Oscar Wilde’s Tombstone Damaged By Kisses

Oscar Wilde's tomb

There’s a statue in Pere Lachaise cemetery, which guards the final resting place of Oscar Wilde. For some reason, over the past 20 years, it has become the custom for people visiting the tomb to give it a kiss. As you can see from this picture, it’s all about leaving lipstick kisses all over the angel figure and surrounding stonework, although you can’t say it’s just women doing it, for obvious reasons.

Now, in an eerie echo of Wilde’s own poetry – “each man kills the thing he loves” – it turns out that the constant cleaning of the lipstick is damaging the tomb. And even though there’s a fine of over $12,000 dollars for anyone caught kissing the stone, the lipstick prints remain.

Merlin Holland, Wilde’s grandson, told the Guardian the lipstick is a “serious problem” because of the grease, which seeps into the porous stone: “Every cleaning was causing a bit more stone to wear away.

“No amount of appeals to the public did any good at all. Kissing Oscar’s tomb on the Paris tourist circuit has become a cult pastime, which is proving impossible to break. Even if one could catch someone in flagrante delicto – there is a €9,000 ($12,030) fine – most perpetrators are probably tourists, so they would be home before the French authorities could bring them to court.

“From a technical point of view, the tomb is close to being irreparably damaged. Each cleaning has rendered the stone more porous necessitating a yet more drastic cleaning.”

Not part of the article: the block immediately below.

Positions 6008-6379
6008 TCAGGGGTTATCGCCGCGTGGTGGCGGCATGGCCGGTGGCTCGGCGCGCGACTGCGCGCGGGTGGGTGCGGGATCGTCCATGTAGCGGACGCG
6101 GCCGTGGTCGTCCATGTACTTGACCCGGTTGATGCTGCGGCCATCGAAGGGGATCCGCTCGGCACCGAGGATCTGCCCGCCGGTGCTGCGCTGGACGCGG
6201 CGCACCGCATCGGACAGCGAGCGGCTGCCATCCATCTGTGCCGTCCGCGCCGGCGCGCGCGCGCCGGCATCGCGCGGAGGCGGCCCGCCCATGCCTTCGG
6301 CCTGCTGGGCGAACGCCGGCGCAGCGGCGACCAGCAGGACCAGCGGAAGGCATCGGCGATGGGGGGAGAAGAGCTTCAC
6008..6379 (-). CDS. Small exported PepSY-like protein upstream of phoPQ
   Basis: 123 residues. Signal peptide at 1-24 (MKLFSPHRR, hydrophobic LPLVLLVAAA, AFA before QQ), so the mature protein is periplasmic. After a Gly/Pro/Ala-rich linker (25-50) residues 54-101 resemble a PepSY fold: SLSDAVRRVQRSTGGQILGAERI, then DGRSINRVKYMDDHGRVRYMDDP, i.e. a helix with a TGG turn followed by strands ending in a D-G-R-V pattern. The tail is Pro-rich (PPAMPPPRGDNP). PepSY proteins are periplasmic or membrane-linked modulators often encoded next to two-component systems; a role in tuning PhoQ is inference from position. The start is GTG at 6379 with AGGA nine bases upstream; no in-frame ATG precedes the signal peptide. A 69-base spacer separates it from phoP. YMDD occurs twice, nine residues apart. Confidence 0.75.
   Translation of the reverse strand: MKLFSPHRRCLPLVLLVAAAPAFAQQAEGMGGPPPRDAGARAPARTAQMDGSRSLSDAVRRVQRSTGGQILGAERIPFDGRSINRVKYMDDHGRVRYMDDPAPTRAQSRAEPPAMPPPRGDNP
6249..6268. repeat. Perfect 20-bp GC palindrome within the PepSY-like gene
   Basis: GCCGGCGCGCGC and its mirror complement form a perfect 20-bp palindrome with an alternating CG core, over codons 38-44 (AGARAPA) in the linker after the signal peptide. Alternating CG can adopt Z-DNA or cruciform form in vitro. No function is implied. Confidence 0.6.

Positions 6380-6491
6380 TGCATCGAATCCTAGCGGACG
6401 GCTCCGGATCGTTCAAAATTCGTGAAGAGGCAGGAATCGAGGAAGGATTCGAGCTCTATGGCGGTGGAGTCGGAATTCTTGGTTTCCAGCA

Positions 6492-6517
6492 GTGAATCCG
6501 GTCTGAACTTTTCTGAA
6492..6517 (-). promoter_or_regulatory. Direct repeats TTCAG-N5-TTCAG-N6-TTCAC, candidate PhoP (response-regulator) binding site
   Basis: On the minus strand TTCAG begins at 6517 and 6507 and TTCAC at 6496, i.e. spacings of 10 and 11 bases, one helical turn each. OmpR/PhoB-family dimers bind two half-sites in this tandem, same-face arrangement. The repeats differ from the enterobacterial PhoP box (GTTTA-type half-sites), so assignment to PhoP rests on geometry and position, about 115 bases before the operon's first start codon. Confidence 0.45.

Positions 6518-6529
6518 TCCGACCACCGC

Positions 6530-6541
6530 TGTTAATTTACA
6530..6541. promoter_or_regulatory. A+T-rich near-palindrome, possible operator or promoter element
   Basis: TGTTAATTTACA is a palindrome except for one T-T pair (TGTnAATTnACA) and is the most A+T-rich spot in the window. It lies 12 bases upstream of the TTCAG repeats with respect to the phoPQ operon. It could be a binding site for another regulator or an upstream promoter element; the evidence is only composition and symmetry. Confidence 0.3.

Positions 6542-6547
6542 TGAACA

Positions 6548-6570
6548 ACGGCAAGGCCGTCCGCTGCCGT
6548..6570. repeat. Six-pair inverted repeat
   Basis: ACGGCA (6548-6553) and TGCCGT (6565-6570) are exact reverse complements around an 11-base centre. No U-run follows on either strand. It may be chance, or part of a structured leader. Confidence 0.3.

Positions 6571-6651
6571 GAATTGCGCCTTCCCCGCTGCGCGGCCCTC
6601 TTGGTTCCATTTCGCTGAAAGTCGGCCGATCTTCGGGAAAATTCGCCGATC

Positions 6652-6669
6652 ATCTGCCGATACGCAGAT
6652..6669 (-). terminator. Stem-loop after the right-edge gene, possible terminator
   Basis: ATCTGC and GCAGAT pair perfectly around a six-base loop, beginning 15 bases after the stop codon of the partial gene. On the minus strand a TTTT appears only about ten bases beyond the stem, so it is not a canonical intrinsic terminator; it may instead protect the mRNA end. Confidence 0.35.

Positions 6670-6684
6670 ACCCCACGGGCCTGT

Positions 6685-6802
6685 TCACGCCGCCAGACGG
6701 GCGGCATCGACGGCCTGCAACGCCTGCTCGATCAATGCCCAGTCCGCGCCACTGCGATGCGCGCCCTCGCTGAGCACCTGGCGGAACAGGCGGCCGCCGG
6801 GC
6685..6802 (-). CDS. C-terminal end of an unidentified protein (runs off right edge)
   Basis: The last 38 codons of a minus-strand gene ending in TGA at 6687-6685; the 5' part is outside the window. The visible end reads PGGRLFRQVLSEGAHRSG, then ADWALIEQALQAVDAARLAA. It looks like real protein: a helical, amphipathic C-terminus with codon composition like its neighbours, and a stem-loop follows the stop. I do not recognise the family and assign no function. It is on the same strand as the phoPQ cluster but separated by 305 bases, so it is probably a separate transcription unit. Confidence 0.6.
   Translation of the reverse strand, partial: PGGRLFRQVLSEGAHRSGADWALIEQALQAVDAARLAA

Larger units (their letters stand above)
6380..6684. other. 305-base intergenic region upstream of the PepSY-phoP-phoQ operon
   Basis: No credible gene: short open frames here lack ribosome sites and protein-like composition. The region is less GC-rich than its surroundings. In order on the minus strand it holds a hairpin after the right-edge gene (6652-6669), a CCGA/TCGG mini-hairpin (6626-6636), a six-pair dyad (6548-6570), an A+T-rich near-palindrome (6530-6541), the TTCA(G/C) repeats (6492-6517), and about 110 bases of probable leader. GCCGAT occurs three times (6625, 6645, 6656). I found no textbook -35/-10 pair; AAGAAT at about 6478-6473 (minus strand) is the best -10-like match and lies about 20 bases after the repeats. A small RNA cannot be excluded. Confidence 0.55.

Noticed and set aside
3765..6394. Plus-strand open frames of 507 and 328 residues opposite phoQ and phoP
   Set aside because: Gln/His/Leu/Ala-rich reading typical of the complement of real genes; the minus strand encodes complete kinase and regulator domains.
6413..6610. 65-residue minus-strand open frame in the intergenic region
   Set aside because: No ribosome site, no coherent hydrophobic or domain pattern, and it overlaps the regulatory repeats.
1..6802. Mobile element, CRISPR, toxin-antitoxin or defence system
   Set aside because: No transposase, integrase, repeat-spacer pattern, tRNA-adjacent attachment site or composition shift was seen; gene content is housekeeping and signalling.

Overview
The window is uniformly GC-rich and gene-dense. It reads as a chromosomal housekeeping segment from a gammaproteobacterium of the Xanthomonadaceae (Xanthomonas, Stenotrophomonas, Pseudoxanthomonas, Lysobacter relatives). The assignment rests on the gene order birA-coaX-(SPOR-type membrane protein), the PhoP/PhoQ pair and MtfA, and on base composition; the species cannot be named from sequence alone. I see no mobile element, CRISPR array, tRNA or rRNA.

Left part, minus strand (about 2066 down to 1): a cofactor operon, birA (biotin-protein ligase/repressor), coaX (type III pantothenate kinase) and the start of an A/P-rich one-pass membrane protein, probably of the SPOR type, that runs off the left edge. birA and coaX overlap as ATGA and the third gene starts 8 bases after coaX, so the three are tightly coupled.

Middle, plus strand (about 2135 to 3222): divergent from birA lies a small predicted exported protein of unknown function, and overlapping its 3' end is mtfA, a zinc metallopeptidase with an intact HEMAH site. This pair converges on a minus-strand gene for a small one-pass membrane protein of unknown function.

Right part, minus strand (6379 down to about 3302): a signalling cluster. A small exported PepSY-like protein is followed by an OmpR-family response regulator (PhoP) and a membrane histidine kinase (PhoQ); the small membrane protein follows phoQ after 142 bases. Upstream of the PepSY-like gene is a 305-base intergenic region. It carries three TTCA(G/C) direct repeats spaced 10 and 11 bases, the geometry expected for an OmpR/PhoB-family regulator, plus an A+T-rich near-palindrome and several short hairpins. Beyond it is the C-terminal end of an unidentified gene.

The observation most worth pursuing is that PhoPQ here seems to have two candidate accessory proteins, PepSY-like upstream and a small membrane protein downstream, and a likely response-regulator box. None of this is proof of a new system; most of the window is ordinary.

And now the tomb is being updated, to try and protect it. Dublin’s office of public works has paid for the bulk of the refurbishment, including a glass barrier around it to deter the kissy vandals. The newly de-greased tomb will be unveiled on Wednesday November 30th, the 111th anniversary of Wilde’s death.

Fraser McAlpine

Fraser McAlpine

Fraser is a British writer, broadcaster and the the author of the book Stuff Brits Like. He is Anglophenia's resident Brit blogger, having written BBC Radio 1's Chart Blog, the Top of the Pops website, and for NME, the Guardian and elsewhere. Favorite topics include slang, Doctor Who and cramming as much music into Anglophenia as he can manage. He invites you to join him on Twitter: @csi_popmusic
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